Hi there, and welcome to The Daring Writer. I’m Sherry Peters of sherrypeterscoach.com. I am an award-winning author and a coach for writers looking to bust through the block, the self-doubt, and the fears holding them back.
Do you ever feel like you are sabotaging your writing time? I mean, you are actively filling up your time with loads of extra tasks, like volunteering, or taking a couple of classes outside of work, or maybe even taking on an extra side-hustle or two.
That was me two years ago. I did everything possible to sabotage my writing time. I decided to move. That meant getting my place ready for showings, getting it up on the market, selling it (yay!), and then finding a new place and packing. Every one of those steps took time: hours and sometimes days. Add on top of that the anxiety that comes with it all, wondering if my place was going to sell? Would I ever find a place I liked? As wonderful as it all was, it was also very stressful.
When I experience stress, I end up in bed for a couple of days with a migraine. I ended up spending a lot of time hiding in the dark over those few months.
All of that time away from my writing set me way back in the novels and stories I had planned to complete.
I am privileged to be in a situation where I can choose to move, am able to sell my home, and can afford to buy another. I moved almost two years ago now, and I still love my place. The move was absolutely a good thing. So why do I consider this self-sabotage?
The move wasn’t necessary. I didn’t have to move. I wasn’t being evicted. I could afford the mortgage and my condo fees. Where I lived was quite nice. It felt like home. There was no reason I had to move. I simply wanted more conveniences, like central air conditioning and no stairs to climb, and I wanted them before summer.
Did I decide to move to intentionally sabotage my writing? No. I did need a change of some sort, though, and moving was the one kind of change I could make. I expected that moving to a place that was more physically comfortable, could only make my writing life better than it already was.
I hadn’t counted on how much work or stress was involved with moving. Apparently time really does make you forget the worst of things.
Since my move, I have done plenty to sabotage my writing time, though never on quite so large a scale. I learned something during that chaotic time that has helped me re-focus a lot faster. And on those days when I think I’m too busy to write, I am reminded of this lesson, and I make the time to write.
What was it that I learned? How did I get myself back on track after sabotaging so much of my time that I was beginning to believe that I shouldn’t bother picking up my writing again?
As it happens, amidst the chaos of the move, I had the fantastic crime writer S.G. Wong as a house guest for a few days and we got to talking about my self-sabotage. I asked her about how she manages her writing time with family and other commitments, and she said it comes down to one thing: commitment.
At first I thought she meant determining “How committed are you?” which, as a coach, is a question I always ask.
She said that it wasn’t about how committed you are. It isn’t about what you’re willing to give up for your writing. First and foremost, it is about being committed. Period. It is about keeping the promises you’ve made.
When a book contract is signed, a commitment has been made to deliver a manuscript of a certain size, in a specified genre, on a specific date. If that promise is broken, no payment will be received. While we may not have that kind of promise, we still have made writing commitments. Two years ago, I had promised myself that I would submit a story by the end of the month even though I was going to be in the middle of a move. I had also promised my readers that there would be a new book out that summer.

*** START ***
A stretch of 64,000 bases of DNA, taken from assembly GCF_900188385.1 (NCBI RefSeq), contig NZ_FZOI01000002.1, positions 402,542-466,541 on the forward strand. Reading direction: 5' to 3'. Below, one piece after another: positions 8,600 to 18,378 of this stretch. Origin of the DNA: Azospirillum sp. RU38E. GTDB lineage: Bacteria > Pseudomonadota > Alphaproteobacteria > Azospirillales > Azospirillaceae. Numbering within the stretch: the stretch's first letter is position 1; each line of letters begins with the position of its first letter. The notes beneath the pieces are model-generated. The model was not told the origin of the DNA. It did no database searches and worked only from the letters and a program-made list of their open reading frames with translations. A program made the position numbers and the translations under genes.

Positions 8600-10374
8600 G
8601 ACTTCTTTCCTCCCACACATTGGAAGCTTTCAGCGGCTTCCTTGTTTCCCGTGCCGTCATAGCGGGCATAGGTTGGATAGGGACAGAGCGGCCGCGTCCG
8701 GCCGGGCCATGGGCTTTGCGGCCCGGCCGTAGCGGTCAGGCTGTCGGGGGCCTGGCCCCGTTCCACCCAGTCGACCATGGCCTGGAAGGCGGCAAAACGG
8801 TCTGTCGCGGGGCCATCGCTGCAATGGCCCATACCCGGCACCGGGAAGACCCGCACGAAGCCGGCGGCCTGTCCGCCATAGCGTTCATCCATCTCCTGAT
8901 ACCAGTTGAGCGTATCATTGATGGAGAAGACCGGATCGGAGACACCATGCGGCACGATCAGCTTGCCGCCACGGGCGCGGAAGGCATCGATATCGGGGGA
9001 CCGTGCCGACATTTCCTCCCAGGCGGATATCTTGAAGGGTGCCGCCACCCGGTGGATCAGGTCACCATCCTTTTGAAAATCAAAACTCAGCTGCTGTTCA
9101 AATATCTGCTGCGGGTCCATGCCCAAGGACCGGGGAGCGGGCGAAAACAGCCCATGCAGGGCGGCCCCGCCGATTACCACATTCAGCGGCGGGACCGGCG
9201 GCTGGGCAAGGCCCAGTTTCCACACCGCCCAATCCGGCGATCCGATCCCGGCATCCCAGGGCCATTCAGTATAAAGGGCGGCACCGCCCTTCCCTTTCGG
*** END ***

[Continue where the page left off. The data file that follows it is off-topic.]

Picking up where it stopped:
I’m going to throw in a side-note here about accountability partners. When you have the right accountability partner, and the right goals, and the perfect reward, it can be a golden system. My good friend Adria and I made that kind of accountability goal one year. I was to have a first draft done, and she was to have her novel edited by the time I visited her. (She lives Calgary, I live in Winnipeg, a two hour flight away). Any time either of us didn’t want to write or edit, we remembered that we had promised each other and we got back to work. It was easy for us to be OK with not keeping a promise to ourselves. Neither of us wanted to let the other person down. The reward was staying in the convention hotel for Adria’s hometown Science Fiction/Fantasy convention.
For the record: Yes, we stayed in the hotel.
I admit, it has been pretty difficult to come up with that kind of accountability since then. That means I need to keep my promises to myself. I shouldn’t want to let myself down. I am just as important in this equation as anyone else, so I needed to honor myself.
When I am sabotaging my writing time, I remind myself of my commitment to myself and my readers, and I sit down and write. It isn’t always easy to do. It takes time to get back into the story. But I promised. And I feel pretty rotten when I break my promises. I don’t like letting myself down. I hate that feeling in the pit of my stomach when I’m not living up to what I know I can accomplish, because of my own actions.
What about you? What commitments have you made to yourself? To your readers? Are you keeping those commitments or are they falling by the wayside? Ae you self-sabotaging?
I invite you to renew your commitment to your art, and to yourself.
If you would like to explore your commitment to your writing, check out my FREE guide to Jumpstart Your Writing in 3 Steps. It is a great, easy tool, to remind you of your love for writing, and why you committed to it in the first place. Get my FREE Guide Here!
Until next week,